Congress has failed to act on a number of reasonable Treasury recommendations: to prohibit buying and selling of securities between a foundation and the family which established it; to require foundations to use their income currently (the existing law only prohibits foundations from accumulating "unreasonable" amounts of income); to require family-foundations to have public trustees within 25 years. It is hard to imagine why Congress did not pass these measures--unless personal interests were involved.
In a related situation, churches can operate a profitable, unrelated business and not be subject to taxation. A church can even buy a business, finance the purchase with a mortgage, lease back the business to the original operators, take in most of the earnings, and still be tax-exempt. An unrelated-business tax should definitely be extended to churches.
The most exasperating tax inequity is the 27.5 per cent oil depletion allowance applied to income from oil and gas property. Designed to compensate landowners for the exhaustion of natural oil deposits in the ground, the allowance originally could not exceed the amount invested. But percentage depletion allowance, begun in 1926, bears no relation to the amount first invested. Instead, the tax-free 27.5 per cent applies to the income from the oil and gas products. Eventual recovery in this manner often goes far beyond the actual investment costs.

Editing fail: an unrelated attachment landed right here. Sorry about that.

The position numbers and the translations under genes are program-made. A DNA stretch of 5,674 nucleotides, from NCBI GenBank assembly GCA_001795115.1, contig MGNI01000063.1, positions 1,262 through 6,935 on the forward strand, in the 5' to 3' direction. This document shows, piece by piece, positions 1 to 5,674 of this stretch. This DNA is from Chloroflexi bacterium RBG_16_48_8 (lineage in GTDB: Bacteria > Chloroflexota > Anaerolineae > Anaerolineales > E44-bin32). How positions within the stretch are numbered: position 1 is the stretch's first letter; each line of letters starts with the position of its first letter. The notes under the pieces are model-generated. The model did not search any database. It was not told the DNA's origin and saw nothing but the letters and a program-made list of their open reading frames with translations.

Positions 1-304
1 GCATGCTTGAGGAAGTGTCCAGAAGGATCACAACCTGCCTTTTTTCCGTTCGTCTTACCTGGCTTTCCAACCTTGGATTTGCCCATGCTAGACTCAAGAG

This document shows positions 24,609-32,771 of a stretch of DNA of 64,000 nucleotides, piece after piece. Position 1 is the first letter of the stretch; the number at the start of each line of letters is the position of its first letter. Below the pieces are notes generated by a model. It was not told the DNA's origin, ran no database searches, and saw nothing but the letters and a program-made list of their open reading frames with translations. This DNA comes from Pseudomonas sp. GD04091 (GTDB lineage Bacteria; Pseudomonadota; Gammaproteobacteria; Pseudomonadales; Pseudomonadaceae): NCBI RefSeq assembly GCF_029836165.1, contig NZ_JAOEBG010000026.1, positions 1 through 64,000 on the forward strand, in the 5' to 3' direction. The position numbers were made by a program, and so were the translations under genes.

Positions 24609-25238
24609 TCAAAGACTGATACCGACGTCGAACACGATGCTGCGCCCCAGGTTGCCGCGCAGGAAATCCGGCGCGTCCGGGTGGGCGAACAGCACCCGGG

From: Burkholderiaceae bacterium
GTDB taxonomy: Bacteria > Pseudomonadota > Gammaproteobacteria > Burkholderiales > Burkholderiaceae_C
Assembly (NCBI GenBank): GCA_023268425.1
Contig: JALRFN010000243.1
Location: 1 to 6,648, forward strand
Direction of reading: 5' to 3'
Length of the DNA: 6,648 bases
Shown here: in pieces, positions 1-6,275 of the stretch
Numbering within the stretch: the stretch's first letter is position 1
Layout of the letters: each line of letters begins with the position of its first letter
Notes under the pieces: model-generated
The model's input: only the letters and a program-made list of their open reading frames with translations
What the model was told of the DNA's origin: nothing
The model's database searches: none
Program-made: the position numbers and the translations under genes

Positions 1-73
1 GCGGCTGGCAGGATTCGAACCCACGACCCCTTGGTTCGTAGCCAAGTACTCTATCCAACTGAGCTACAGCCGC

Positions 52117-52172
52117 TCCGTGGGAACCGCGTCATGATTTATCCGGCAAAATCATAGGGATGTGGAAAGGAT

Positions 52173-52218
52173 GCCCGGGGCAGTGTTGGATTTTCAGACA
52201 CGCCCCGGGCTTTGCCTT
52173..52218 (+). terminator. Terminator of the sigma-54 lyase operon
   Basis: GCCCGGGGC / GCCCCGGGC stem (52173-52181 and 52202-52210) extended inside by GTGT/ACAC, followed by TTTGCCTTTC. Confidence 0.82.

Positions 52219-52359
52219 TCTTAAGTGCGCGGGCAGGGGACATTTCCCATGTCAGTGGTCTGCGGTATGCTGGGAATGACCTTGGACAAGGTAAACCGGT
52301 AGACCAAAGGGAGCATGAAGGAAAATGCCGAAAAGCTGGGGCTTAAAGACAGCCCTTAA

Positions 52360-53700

More shocking than the allowance has been Congressional response to reform efforts. Twice President Truman proposed decreasing the allowance to 15 per cent. Each time, Congress enlarged the loophole instead of reducing it. President Kennedy's proposal for a cut and Senator Proxmire's more recent one were both handily defeated.
Another distortion in the tax system is the multiple surtax exemption for related corporations. Normally, corporations pay 22 per cent on all taxable income, but they pay a surtax of 26 per cent on all taxable income over $25,000. A corporation can avoid paying 48 per cent on its income over $48,000 by forming several subsidiaries, each with a taxable income of less than $25,000. There are other good reasons for forming subsidiaries, such as to limit a corporation's liability, but a single enterprise should not receive a bunch of surtax exemptions just because it is divided into subsidiaries. These exemptions cost the government an estimated $100 million-$200 million a year.